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Matt Davies Stockton Provides Details About How Python Code Can Save Your Corrupted Hard Drive

Corrupted Hard Drive

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Introduction

According to Matt Davies Stockton, most people have moved on to the cloud or some other type of backup solution. However, there are still niche cases, where you can’t move the data from the local machine. That’s why it’s frustrating when the hard drive on that device gets corrupted. Let’s check out how you can save the data from that hard drive with Python.

The Details

1. You run out of conventional options

The market is full of conventional options that help with data recovery. Popular apps like Disk Drill and Mini Tool Power Data Recovery are professional data recovery solutions that can help you recover your data in most cases. However, you may run into some niche problems that require some other kind of solution.

For instance, if your disk is full of random unreadable sectors, it may interrupt the automatic backup attempted by disk recovery tools by randomly un mounting whenever the tool uses more resources than usual. In these cases, the only solution is to copy individual files and filter them out by scanning them for IO errors. However, doing that manually for 500 GB of data is going to make you age very quickly. Fortunately, this process can be automated with Python.

2. Replicate the directory tree on i Cloud

Start by choosing a subset of folders to backup. For every folder you found in that group, you make a sibling in the i Cloud directory. While you do this, you’ll need to keep a list of each file with their entire paths saved as well. You can use the “shutil.copytree()” method, or “os.walk()” to make things easier for you.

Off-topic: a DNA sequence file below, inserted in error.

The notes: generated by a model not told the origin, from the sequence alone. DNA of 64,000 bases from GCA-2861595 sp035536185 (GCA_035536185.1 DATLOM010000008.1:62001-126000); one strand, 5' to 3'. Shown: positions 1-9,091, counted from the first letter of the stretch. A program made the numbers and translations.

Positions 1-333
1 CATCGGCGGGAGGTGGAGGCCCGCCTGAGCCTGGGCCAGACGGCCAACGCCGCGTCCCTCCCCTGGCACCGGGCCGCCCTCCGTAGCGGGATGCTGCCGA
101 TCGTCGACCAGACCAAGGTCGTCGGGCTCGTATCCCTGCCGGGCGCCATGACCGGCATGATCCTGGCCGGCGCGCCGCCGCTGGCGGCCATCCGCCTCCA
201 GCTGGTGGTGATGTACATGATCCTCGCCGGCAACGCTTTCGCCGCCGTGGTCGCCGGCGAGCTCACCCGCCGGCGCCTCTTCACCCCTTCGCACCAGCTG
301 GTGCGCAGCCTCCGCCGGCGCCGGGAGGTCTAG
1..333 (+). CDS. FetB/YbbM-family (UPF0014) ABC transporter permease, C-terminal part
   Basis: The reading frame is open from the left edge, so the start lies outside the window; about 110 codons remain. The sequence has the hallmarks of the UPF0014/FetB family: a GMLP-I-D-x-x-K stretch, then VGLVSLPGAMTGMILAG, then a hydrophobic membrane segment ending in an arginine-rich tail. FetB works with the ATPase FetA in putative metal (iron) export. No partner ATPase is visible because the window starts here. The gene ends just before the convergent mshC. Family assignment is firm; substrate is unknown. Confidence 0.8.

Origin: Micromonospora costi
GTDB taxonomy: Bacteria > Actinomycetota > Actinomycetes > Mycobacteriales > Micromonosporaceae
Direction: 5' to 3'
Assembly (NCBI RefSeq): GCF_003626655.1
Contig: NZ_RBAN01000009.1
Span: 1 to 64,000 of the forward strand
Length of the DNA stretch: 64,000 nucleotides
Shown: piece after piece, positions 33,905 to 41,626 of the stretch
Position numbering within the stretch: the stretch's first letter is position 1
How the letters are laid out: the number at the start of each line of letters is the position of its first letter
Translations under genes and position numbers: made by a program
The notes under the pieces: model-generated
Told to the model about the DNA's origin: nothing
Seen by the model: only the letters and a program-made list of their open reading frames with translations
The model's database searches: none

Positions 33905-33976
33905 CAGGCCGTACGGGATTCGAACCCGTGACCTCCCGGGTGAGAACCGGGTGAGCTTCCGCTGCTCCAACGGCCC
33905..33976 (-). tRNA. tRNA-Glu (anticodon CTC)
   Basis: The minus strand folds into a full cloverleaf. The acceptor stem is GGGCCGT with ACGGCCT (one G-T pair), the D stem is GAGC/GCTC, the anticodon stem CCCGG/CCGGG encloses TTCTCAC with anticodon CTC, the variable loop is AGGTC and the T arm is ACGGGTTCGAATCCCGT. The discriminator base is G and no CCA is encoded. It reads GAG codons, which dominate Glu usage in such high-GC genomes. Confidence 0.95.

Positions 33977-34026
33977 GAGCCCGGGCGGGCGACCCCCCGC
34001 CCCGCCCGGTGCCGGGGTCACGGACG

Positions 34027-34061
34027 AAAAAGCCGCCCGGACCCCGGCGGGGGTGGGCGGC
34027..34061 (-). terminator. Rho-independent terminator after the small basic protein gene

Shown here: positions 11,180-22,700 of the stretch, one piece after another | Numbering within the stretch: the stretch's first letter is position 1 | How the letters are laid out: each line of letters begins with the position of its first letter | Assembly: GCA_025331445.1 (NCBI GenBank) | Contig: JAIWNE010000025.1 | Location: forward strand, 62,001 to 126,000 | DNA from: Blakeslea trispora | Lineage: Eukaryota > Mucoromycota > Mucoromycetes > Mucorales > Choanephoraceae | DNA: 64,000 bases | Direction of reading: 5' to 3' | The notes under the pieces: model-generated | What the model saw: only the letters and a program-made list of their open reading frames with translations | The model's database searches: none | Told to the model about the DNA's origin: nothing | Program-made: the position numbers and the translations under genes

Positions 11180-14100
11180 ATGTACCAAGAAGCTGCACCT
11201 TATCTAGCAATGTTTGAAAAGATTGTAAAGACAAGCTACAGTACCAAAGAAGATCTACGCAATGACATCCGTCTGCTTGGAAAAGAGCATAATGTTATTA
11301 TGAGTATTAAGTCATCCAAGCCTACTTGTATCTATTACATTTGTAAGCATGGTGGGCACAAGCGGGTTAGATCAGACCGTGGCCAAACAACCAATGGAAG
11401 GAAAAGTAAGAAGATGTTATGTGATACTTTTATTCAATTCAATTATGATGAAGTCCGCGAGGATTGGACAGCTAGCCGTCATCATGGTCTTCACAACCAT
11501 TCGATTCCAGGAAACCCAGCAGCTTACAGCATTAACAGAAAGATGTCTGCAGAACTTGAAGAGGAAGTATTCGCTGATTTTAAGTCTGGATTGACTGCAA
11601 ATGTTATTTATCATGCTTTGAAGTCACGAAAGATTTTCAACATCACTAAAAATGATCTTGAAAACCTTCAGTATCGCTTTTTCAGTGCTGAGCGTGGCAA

With a corrupted drive, the python script is going to take a while to scan everything and make a file list along with a directory tree. However, it’s better than the drive being randomly unmounted and interrupting the entire backup process.

3. Copy each file to the sibling location in i Cloud

When you’ve made a directory tree and a list of all individual files with their full paths, you have the perfect ingredients to create a backup while filtering out the corrupted data. Start by loading the file list and use flags arrays to track recovery progress. This is very useful when you don’t know the errors you’re trying to look for.

Now you need to try/except every file while updating the flag array with successes and caught exceptions. You need to account for large files that may take too long to copy and slow down the entire process. That’s where a Time Out Exception() comes in.

Finally, for the actual backup loop, you may not know the exceptions you’re looking for. Apart from looking for the typical IO Error, File Not Found Error would help you keep the process going when a particular file is not found, or the disk randomly un mounts and remounts.

Conclusion

Matt Davies Stockton suggests that you use Python when you run out of conventional options for data recovery. Python allows for automation that may allow you to tackle your niche problem and help you recover as much data from the corrupted drive as possible.

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